Hockey Equipment Managers
Anyone who has ever played or been involved with hockey in any way knows that there is more necessary equipment involved than in any other sport. There is so much equipment that a hockey equipment manager is commonly brought in to deal with it all. This may lead some to wonder, what does a hockey equipment manager do?
A hockey equipment manager collects information from their team and orders the equipment that is necessary for them to play. They manage virtually everything related to the team’s equipment inventory. If a player requires specific equipment to perform, the equipment manager accommodates their needs.
In this article, we will be going over the specific responsibilities of a hockey equipment manager and the things that are not within their duties to look after. Next, we will go over the various qualifications required to become a hockey equipment manager. Finally, we will touch on the different types of hockey managers and how much they can expect to earn for performing the job.
Hockey equipment managers are the unsung heroes that hold the team together by performing vital tasks behind the scenes.
Anything related to the team’s equipment the equipment manager is responsible for. There is virtually no limit to what a hockey equipment manager may need to do to ensure each player’s equipment needs are met.
Equipment managers are responsible for collecting information from the players on their team regarding specific sizing details of gloves, jerseys, helmets, sticks, skates, socks, shoulder pads, visors and face shields, jockstraps, pants, etc. If you are looking to purchase your own hockey stick, consider this Sidney Crosby CCM replica stick.
They are then also responsible for tracking down and ordering these needed equipment items for the team from a supplier. This also requires that they possess some connections as most equipment will need to be ordered at wholesale, in large stocks, and not from the same outfitter that an individual member of the public is likely to purchase from.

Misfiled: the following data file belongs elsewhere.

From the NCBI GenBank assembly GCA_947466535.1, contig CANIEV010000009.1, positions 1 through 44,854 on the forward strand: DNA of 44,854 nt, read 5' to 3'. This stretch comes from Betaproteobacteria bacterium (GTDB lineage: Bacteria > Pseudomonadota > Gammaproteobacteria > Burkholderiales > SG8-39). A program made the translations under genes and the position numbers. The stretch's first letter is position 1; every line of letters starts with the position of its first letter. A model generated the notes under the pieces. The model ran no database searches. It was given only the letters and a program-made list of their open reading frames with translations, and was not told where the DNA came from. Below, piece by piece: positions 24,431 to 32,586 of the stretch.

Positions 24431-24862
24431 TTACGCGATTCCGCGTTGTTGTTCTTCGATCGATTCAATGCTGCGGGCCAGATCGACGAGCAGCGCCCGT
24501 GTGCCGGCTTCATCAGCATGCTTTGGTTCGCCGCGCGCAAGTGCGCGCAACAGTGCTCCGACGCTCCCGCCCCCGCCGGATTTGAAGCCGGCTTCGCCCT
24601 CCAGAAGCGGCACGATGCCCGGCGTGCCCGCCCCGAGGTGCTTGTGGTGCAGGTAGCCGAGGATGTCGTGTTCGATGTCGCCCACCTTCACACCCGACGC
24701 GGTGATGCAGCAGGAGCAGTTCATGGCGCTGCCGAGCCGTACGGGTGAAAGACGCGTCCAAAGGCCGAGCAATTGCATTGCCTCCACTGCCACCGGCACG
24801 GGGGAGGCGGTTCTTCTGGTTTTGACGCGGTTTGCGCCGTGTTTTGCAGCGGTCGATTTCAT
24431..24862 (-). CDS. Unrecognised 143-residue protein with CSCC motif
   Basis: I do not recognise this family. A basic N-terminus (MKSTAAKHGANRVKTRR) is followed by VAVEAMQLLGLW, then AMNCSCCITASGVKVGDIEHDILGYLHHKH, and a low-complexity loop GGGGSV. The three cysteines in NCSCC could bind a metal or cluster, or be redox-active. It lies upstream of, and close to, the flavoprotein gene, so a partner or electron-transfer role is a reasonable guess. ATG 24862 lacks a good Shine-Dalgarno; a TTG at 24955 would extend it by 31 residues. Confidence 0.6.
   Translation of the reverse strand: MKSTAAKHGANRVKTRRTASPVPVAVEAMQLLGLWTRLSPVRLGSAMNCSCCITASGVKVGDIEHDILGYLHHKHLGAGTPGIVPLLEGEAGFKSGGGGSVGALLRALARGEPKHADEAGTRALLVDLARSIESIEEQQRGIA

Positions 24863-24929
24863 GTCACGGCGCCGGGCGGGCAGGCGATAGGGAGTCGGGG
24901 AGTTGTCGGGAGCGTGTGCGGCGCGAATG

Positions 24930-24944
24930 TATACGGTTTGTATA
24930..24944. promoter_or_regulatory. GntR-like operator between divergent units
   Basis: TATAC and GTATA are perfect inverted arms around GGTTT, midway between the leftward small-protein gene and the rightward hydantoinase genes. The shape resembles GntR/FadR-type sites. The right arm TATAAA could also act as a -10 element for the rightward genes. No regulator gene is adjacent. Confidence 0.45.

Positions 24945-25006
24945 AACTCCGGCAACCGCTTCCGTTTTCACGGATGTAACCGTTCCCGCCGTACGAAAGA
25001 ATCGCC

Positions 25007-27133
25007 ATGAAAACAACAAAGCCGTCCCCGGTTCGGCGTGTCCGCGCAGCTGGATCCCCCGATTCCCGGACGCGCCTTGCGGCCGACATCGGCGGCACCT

It is not enough to simply order for the team, as certain players have unique needs to perform on the ice, and to properly understand these needs, a personal bond and familiarity with the team members is required. Also, be sure to check out our article on how to get the proper fit for hockey equipment.
For example, some players may prefer a differently angled blade on their stick, or they may like their skate’s blade to be sharpened or profiled a certain way that is unconventional and atypical.
Even beyond the equipment the players wear on their body while out on the ice during a game or practice, the equipment managers are also tasked with managing extra-performance equipment, such as towels, smelling salts, and hockey stick tape, and skate laces.
Hockey equipment managers will also be responsible for jersey naming, numbering, sizing, and all other patches or badges that must be added. This is covered in much more detail in our article about sizing youth hockey jerseys for the perfect fit.
It is more or less impossible to narrow down and define every single duty that a hockey team’s equipment manager will need to perform due to the job’s sheer spontaneity. Still, the tasks listed above provide a general insight into the most common areas of job requirements they will need to fulfill.
Equipment managers bear an incredible amount of responsibility because if even a seemingly minor unforeseen problem should arise with the team’s equipment, it could spell disaster. If, for instance, a star player were to break their stick halfway through the game and was forced to use a very different stick from the one they were accustomed to, their performance could be dramatically reduced, and the whole course of the game altered.